- Download a password manager: You can use a password manager app to securely store your passwords, so there’s no risk of anybody else stealing them and logging into your computer or cloud accounts.
- Stay protected across all your devices: You can use a cloud manager across a range of devices, but make sure you install anti-virus and anti-malware software on all devices too, to ensure you’re protected.
- Backup regularly: Ensure you backup your files regularly to the cloud, so you always have a copy of the most recent version of any document to hand. If your computer hard drive fails, all your data will be securely backed up.
- Change your permissions: You can adjust your permissions to protect yourself online – for example, you could set up two-factor authentication on your cloud account or make other adjustments to improve your security.
- Stay safe with anti-malware and anti-virus software: Always ensure your computer has anti-malware and anti-virus software installed, update it regularly, and run scans on a weekly basis, or more often, to stay protected against the latest threats.
- Don’t use public Wi-Fi to access your data: Don’t log in to your cloud accounts using public Wi-Fi. It’s best to use a secure connection at home or at work – or use your phone data as a hotspot, if you must.
Cloud security is something that anybody using cloud storage services needs to seriously think about. We hope this article has helped explain what cloud storage is, why it is so important, and what some of the risks of cloud storage are. If you’re looking for a cloud manager to enhance your cloud security, we highly recommend CloudMounter, which is currently available for Mac, Windows, and Linux and works with most popular cloud storage services and remote protocols.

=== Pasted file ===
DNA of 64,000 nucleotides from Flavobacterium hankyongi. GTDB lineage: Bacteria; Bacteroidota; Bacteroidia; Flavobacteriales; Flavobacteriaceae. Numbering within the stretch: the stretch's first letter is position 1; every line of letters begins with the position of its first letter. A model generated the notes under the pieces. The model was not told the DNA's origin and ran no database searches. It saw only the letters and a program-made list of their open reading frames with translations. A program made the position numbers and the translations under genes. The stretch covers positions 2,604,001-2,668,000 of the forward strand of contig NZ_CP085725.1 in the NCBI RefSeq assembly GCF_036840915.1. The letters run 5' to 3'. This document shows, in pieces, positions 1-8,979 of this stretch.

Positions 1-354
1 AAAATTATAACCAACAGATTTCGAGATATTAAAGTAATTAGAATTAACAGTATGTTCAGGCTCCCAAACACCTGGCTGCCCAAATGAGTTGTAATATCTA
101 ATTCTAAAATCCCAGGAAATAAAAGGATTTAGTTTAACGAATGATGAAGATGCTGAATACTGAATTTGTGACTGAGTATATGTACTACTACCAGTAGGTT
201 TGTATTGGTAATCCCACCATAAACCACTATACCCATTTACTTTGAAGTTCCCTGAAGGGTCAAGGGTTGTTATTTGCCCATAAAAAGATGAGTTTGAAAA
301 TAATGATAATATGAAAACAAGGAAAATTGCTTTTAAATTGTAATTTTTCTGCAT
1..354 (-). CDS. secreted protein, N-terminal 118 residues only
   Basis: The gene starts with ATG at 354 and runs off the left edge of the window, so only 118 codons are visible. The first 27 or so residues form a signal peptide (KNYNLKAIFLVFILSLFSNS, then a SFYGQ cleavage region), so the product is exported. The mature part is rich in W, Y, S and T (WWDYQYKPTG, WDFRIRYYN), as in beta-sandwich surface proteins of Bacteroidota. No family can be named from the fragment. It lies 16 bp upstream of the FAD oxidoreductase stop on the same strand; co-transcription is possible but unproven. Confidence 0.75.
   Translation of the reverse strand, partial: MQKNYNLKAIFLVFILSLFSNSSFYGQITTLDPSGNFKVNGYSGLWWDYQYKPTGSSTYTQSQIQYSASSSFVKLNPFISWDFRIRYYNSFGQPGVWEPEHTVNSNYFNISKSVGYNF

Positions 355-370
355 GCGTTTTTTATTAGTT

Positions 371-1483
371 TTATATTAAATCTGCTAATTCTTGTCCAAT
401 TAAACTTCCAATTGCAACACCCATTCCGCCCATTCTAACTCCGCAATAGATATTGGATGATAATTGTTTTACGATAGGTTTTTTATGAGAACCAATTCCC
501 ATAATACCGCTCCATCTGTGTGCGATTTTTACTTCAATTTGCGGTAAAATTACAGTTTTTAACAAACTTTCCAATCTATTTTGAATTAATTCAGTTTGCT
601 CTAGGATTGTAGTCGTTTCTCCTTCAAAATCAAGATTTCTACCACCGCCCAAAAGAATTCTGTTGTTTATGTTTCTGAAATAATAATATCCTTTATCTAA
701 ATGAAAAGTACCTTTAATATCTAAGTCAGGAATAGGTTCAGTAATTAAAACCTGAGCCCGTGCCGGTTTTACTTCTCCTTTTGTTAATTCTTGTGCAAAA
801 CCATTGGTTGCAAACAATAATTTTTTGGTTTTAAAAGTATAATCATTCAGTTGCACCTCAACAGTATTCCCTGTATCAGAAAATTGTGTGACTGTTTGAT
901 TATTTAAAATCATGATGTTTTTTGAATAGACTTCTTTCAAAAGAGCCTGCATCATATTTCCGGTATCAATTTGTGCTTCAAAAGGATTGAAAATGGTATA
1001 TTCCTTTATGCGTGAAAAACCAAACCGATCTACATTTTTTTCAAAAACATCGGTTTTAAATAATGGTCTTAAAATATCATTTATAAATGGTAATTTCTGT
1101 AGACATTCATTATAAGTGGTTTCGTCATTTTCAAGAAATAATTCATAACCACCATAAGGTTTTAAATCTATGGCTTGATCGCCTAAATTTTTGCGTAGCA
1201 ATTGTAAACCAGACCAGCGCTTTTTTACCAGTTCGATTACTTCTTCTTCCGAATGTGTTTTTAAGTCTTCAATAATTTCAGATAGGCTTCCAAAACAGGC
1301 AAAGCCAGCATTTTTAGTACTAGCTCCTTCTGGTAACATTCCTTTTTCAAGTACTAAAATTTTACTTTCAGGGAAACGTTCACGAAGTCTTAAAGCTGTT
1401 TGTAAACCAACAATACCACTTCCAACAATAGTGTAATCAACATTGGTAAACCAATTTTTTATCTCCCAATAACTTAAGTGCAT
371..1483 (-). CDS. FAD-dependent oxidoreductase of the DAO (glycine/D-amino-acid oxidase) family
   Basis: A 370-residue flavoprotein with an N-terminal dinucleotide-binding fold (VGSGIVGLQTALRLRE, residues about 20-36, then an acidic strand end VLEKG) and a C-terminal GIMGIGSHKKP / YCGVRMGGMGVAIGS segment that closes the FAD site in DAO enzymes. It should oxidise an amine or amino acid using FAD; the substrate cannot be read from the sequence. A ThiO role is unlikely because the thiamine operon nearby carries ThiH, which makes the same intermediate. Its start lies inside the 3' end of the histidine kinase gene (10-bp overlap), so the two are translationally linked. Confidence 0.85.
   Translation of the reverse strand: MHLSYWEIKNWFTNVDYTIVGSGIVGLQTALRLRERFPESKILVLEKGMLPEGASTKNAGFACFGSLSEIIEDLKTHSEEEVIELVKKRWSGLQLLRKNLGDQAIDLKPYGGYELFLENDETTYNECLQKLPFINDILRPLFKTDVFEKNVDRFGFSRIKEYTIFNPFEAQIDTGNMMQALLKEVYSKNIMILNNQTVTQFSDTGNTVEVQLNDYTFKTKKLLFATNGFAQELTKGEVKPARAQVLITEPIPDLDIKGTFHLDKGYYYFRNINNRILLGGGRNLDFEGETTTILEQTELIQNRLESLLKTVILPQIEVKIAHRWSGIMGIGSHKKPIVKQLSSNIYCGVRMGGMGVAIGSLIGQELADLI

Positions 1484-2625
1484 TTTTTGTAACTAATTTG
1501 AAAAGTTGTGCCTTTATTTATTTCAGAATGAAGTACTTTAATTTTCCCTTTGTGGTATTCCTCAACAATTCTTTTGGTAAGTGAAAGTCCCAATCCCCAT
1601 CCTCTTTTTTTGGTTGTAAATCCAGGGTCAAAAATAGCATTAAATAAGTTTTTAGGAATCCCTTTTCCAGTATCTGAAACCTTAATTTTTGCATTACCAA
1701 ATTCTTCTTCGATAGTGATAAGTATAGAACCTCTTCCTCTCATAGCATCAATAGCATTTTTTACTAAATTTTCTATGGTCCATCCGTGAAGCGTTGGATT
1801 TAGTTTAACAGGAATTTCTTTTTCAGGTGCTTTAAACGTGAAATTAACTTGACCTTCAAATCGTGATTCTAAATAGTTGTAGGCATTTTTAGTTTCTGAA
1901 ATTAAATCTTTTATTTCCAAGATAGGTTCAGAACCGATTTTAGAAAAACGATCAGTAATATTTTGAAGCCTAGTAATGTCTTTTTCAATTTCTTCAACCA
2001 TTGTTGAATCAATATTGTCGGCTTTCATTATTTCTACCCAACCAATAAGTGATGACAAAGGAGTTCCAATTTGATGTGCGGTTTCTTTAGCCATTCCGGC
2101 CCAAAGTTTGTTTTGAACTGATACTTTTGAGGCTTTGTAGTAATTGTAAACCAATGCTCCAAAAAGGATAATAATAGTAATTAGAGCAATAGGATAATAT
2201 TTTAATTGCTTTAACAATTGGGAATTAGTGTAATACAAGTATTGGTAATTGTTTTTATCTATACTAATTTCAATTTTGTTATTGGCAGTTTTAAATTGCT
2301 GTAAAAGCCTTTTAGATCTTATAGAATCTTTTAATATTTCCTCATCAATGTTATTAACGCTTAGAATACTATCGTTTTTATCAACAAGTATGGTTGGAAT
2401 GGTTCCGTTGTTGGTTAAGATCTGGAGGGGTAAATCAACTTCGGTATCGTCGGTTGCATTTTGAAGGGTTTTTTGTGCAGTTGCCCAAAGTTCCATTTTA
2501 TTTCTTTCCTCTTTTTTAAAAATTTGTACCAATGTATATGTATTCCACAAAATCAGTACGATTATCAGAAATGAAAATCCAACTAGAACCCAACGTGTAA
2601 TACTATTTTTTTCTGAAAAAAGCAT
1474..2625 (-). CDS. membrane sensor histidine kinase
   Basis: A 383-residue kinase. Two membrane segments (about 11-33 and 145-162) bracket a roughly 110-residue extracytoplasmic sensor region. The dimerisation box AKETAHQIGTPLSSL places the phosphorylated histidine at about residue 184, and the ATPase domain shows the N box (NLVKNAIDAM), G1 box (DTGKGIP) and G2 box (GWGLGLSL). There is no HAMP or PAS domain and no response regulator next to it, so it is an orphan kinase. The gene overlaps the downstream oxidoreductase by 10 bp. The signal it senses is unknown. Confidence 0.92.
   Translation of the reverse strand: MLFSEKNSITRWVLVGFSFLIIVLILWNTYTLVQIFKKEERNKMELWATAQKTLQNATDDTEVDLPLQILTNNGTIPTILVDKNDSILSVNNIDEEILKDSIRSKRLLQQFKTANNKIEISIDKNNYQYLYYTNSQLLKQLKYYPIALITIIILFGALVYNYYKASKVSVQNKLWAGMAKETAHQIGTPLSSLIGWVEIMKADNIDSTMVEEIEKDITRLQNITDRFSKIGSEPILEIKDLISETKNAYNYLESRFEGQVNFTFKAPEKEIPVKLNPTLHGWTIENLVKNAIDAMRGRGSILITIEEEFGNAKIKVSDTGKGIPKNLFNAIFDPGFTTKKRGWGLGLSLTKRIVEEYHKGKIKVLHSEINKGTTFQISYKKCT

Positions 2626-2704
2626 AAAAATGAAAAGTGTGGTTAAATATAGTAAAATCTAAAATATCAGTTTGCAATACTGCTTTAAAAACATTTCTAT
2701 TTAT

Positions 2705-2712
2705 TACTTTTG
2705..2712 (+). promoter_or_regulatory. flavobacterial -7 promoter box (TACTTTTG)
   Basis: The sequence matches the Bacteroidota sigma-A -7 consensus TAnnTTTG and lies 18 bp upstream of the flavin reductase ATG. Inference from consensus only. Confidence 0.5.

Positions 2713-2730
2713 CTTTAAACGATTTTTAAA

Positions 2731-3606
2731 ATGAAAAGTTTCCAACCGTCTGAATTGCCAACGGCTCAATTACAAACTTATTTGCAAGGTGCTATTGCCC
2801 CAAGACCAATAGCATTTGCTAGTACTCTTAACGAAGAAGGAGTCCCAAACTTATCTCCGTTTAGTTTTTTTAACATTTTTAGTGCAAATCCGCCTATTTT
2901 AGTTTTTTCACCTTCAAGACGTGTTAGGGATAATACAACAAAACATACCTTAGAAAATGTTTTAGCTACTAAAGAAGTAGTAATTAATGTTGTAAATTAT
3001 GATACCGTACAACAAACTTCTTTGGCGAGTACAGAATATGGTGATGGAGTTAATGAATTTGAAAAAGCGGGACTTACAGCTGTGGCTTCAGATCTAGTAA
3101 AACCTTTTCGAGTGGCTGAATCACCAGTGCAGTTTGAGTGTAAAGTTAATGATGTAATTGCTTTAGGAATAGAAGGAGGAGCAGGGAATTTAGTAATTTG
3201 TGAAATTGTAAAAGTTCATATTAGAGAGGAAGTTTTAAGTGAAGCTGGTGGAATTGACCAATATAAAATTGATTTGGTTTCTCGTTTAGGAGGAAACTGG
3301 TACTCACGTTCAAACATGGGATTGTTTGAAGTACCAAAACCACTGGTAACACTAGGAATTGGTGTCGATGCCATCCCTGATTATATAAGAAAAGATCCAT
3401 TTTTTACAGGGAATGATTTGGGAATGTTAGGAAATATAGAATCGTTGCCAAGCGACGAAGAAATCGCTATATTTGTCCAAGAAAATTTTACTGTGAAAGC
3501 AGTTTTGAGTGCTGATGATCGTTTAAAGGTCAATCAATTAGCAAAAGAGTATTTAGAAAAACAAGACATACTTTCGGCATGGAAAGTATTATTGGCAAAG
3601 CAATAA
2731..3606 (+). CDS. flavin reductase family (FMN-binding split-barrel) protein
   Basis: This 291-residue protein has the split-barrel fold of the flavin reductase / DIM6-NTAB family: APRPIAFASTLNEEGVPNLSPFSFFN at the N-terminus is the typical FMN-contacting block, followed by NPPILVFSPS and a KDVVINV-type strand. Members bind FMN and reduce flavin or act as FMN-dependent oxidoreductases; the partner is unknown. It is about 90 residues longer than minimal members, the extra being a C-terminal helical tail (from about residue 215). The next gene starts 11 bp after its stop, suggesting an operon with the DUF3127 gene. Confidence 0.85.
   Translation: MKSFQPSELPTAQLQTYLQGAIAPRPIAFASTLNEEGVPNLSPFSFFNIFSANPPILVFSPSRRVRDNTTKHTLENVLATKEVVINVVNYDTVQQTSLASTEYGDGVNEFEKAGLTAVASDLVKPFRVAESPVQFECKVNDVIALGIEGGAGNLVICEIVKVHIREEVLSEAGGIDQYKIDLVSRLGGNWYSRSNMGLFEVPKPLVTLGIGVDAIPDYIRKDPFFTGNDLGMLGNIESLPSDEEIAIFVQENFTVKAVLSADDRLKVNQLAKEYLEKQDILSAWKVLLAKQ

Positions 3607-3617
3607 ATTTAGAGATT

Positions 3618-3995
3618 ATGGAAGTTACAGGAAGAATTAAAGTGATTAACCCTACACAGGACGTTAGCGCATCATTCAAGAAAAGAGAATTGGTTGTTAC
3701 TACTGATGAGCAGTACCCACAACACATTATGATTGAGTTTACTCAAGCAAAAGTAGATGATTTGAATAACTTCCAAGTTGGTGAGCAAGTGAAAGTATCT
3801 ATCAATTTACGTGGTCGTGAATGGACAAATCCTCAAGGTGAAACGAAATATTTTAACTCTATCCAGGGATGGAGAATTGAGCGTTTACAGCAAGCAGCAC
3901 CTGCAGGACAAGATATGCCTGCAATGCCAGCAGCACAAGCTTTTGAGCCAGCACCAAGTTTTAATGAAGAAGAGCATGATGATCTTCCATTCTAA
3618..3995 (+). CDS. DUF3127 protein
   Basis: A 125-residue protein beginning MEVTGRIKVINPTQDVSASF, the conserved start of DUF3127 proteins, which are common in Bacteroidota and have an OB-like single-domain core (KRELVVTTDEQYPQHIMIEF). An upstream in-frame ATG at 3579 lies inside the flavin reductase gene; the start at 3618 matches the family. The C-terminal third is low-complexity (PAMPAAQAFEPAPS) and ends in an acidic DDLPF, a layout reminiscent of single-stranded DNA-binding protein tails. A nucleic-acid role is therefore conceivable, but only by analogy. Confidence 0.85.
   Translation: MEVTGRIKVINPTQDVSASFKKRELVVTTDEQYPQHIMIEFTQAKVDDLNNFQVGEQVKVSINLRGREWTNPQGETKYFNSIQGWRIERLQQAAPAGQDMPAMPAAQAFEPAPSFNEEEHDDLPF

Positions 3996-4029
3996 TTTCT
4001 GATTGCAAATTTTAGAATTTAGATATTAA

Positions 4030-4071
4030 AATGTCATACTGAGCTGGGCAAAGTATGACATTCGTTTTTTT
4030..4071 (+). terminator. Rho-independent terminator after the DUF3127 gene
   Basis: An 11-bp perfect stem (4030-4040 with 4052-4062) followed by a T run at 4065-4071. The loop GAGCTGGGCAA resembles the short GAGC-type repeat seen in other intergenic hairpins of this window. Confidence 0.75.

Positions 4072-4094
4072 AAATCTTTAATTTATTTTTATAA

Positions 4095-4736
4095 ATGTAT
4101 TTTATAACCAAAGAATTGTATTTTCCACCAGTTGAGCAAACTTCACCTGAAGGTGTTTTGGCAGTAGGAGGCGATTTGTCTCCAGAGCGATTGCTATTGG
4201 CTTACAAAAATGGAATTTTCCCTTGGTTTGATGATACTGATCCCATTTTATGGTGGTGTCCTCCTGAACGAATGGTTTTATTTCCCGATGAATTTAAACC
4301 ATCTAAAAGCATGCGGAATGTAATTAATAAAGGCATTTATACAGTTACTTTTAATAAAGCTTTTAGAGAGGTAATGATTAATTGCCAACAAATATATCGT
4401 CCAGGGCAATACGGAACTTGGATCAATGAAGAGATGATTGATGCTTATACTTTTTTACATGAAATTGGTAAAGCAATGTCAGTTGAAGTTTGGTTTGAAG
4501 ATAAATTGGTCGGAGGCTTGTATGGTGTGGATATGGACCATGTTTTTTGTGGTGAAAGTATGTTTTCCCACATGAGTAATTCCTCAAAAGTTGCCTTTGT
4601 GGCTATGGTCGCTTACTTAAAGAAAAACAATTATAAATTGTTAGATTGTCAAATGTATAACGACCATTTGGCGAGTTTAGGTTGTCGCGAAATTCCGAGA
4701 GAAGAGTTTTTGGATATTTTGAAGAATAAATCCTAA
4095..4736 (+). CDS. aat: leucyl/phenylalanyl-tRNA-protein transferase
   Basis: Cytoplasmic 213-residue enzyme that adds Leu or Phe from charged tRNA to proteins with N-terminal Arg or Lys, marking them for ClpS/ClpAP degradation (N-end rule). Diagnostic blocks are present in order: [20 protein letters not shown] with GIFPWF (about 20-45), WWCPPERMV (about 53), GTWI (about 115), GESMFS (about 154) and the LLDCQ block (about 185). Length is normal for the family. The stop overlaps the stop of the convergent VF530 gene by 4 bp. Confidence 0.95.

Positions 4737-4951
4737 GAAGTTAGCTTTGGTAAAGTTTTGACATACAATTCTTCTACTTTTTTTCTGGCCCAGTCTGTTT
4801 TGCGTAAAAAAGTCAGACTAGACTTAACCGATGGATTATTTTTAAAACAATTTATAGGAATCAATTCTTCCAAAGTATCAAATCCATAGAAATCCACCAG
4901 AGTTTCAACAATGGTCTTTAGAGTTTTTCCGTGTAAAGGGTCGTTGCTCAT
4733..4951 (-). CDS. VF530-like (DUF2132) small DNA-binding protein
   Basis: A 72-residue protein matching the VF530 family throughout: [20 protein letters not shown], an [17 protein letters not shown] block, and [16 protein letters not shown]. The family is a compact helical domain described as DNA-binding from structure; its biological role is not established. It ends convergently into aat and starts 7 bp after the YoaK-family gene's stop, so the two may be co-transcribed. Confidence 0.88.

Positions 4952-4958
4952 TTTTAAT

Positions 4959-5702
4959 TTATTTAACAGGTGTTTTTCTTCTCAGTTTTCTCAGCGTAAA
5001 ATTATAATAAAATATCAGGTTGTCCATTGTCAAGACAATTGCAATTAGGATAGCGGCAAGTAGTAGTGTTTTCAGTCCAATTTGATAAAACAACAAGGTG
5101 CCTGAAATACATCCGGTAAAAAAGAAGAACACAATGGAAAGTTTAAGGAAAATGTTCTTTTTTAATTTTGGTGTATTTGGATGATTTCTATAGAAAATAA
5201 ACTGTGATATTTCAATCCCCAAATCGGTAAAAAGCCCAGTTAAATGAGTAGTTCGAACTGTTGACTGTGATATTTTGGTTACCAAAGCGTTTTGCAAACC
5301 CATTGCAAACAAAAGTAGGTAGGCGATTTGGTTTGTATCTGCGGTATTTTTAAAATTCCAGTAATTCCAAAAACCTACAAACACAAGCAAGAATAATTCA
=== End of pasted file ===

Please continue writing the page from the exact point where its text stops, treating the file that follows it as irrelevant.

Just like your email, cloud storage can be hacked. This is why cloud security is so very important, as is ensuring you have anti-virus and anti-malware software installed on your computer, for added protection.
Every cloud storage service is different, but the most popular services like Google Drive, OneDrive, Amazon S3, etc, are pretty consistently reliable. There may be outages and times when you’re unable to access your files, though. Ensuring you have a cloud manager installed can help protect your security in the cloud.
Cloud security is important as it protects sensitive data and important business information, as well as covering compliance and governance issues. Using cloud security can help prevent data leaks and theft for companies, and for individuals it can help ensure your personal data stays safe.
CloudMounter integrates with Finder and Keychain on Mac, so you can add all your cloud accounts across various storage providers, then access your files from Finder, as if they were stored locally on your computer. There’s no need to download any files, saving storage on your hard drive.